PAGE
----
In this SC reserve constituency Sarabjit Singh Khalsa is competing against actor-comedian Karamjit Anmol of the Aam Aadmi Party and Amarjit Kaur Sahoke representing Congress, while Rajwinder Singh, grandson of former SAD (Badal) leader Gurdev Singh Badal, stands as the SAD (Badal) candidate.

With the electoral landscape in Punjab simmering with anticipation and political fervor, the upcoming parliamentary elections are poised to be a crucial moment for electoral Sikh politics in the state. Notably, the counting of votes and the declaration of results are scheduled for June 4, 2024.

Bathinda – Seat that matters most for Badals:
Shiromani Akali Dal (Badal) is vying for all 13 seats in Punjab’s upcoming election, but the focal point for its current leadership is Bathinda, where Sukhbir Singh Badal’s wife, Harsimrat Kaur Badal, seeks re-election. SAD (B)’s electoral decline in Punjab can be traced back to the Beadbi incidents and the Behbal Kalan firing of October 2015, a blow from which it has struggled to recover over the past nine years.

L to R: Harsimrat Kaur Badal, Lakha Sidhana, Gurmeet Singh Khudian and Jeet Mohinder Singh Sidhu | File Photos

Activist Lakha Sidhana, running on SAD (A) Mann’s ticket, is contesting the Bathinda seat, advocating for Punjab’s concerns, especially the marginalization of Punjabi language. He gained prominence during the 2020-21 farmer’s protest. Though unsuccessful in the 2022 Punjab Vidhan Sabha elections, he remains active. AAP has nominated cabinet minister Gurmeet Singh Khudian, while Jeet Mohinder Singh Sidhu, a former MLA who shifted from Congress to Akali Dal and then back to Congress, represents the party for the 2024 Lok Sabha Elections in Bathinda.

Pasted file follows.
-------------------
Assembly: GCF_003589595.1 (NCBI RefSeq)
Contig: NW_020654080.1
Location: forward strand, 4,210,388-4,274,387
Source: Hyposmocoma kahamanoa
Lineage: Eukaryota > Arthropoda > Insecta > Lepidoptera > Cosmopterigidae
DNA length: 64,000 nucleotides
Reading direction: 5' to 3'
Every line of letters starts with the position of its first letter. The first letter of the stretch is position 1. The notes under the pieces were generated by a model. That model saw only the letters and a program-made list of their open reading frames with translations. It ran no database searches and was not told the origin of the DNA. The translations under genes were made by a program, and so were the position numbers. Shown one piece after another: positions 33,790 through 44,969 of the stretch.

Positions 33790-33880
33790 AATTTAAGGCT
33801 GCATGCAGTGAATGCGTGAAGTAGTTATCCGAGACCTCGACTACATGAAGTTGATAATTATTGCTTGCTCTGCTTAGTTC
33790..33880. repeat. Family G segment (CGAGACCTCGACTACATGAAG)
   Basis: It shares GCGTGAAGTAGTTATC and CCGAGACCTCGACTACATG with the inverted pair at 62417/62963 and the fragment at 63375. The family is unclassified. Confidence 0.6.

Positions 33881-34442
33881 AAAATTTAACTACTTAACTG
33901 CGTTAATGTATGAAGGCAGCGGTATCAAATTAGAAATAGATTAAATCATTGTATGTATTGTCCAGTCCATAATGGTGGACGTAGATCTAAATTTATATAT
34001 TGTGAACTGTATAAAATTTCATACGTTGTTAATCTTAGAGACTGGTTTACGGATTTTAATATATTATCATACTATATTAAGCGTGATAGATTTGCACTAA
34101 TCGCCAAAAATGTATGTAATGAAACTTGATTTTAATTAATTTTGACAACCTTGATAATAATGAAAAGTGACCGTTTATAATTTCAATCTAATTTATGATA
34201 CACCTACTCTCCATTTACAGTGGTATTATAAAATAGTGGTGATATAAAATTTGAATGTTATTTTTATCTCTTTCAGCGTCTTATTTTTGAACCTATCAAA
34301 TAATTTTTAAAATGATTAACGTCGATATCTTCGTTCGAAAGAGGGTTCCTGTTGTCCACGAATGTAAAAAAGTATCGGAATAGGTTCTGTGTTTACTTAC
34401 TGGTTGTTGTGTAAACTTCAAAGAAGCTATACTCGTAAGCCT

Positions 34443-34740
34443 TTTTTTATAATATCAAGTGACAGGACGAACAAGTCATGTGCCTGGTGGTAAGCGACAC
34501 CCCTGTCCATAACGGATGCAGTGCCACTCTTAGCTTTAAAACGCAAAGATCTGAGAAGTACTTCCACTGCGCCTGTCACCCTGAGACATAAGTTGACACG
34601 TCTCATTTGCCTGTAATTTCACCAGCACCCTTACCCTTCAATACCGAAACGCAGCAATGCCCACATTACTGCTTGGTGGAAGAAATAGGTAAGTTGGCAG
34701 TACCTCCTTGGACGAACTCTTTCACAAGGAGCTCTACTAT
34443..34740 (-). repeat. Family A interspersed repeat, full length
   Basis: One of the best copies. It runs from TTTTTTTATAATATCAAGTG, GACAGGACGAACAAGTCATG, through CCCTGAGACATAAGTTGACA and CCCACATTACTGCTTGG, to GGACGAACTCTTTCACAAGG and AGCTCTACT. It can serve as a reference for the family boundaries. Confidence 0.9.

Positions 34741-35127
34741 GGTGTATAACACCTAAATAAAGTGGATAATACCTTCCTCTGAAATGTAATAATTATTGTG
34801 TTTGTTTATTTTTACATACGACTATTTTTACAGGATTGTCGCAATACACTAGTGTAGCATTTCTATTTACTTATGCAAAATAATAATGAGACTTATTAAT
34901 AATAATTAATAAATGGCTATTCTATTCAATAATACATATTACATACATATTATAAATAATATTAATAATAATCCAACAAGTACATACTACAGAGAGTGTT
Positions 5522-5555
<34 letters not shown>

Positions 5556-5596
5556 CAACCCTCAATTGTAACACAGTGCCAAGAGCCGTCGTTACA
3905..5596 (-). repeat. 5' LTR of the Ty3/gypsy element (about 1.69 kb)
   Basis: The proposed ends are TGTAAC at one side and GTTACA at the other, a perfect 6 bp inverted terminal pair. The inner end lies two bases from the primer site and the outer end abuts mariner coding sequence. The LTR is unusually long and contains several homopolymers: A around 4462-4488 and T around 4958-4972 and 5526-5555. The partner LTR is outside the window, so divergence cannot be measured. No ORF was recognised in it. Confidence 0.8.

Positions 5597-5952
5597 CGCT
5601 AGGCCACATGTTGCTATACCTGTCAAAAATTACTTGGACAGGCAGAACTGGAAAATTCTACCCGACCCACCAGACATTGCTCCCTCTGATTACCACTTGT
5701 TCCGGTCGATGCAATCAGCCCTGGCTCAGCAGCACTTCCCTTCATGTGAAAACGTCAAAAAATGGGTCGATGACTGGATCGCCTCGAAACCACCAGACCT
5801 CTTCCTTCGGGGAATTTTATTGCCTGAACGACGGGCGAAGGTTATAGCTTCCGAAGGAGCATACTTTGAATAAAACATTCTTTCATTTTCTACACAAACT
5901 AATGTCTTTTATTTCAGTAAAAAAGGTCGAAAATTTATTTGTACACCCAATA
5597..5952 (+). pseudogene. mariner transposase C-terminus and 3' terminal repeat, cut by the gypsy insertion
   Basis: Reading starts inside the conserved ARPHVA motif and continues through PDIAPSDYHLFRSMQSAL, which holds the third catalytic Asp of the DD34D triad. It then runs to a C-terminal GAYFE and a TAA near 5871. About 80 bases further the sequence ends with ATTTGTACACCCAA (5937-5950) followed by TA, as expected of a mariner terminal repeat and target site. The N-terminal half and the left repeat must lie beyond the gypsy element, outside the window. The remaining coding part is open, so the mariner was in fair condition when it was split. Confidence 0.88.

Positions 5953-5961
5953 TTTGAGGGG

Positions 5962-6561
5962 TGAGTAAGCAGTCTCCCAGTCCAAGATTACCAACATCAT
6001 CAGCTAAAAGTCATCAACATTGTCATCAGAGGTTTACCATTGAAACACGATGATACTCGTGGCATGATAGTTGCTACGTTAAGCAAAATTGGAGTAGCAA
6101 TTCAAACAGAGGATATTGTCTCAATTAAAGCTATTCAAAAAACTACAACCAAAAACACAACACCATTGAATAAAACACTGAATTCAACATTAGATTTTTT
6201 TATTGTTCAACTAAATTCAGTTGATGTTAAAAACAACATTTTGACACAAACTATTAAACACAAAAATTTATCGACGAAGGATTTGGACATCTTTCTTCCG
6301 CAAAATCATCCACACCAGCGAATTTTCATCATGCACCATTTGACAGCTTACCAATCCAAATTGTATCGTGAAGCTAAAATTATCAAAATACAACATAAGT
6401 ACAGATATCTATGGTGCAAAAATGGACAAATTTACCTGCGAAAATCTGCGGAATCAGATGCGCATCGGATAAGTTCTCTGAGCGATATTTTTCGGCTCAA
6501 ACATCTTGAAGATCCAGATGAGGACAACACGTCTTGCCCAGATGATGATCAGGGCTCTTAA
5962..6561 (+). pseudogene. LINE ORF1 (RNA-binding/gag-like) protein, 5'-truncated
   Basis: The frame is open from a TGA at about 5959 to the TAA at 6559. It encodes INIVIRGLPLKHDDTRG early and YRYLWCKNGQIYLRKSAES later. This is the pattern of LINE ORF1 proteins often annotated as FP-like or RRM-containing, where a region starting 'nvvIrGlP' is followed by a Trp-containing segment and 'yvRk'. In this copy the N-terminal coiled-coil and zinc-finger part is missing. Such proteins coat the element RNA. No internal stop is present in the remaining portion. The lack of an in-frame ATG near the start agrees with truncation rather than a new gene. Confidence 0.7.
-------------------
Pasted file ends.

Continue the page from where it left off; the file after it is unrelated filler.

The outcome of the Bathinda election is significant for Sukhbir Singh Badal’s leadership position within SAD (B).

Hoshiarpur – Candidate’s Origin and Narrative Grabs Media Spotlight:
A unique narrative is unfolding in the media spotlight, this time from the Hoshiarpur constituency, where Jeevan Singh Malla, a Tamil Sikh, is running for a seat in the Indian Parliament. A Supreme Court lawyer, Jeevan Singh, born into a Hindu family and raised as a Christian, says he was drawn to the Sikh community’s ethos of service and their prominent role in the Farmers’ protest, leading him to embrace Sikhism.

Jeevan Singh Malla

Jeevan Singh’s Dravidian heritage and his articulate explanations of core Sikh concepts such as Beghampura and Halemi Raj have captured media attention. Several Sikh circles, particularly intellectuals beyond the confines of the Hoshiarpur constituency, have thrown their support behind Jeevan Singh. Jeevan Singh’s Bahujan Dravida Party (BDP) seeks upliftment, equal rights and social justice for downtrodden and oppressed sections of the society. 

Probable Post-Election Dynamics of Sikh electoral politics:
In the post-election landscape of Punjab, it appears probable that there will be a proliferation of centers of Sikh electoral politics. The Shiromani Akali Dal (Badal), or SAD (B), is poised to further diminish its electoral sway in the region, potentially prompting dissent from various factions within the party against the leadership of Sukhbir Singh Badal. Conversely, Simranjit Singh Mann’s SAD (Amritsar), or SAD (A), is anticipated to bolster its electoral foothold. Additionally, the introduction of Amritpal Singh into the electoral arena presents yet another distinctive center of influence. While SAD (A) is currently endorsing Amritpal Singh’s candidacy in Khadoor Sahib, the extent to which this will translate into broader electoral collaboration remains uncertain. Consequently, it is foreseeable that the post-election landscape will witness the emergence of at least four significant power hubs within Sikh electoral politics in Punjab.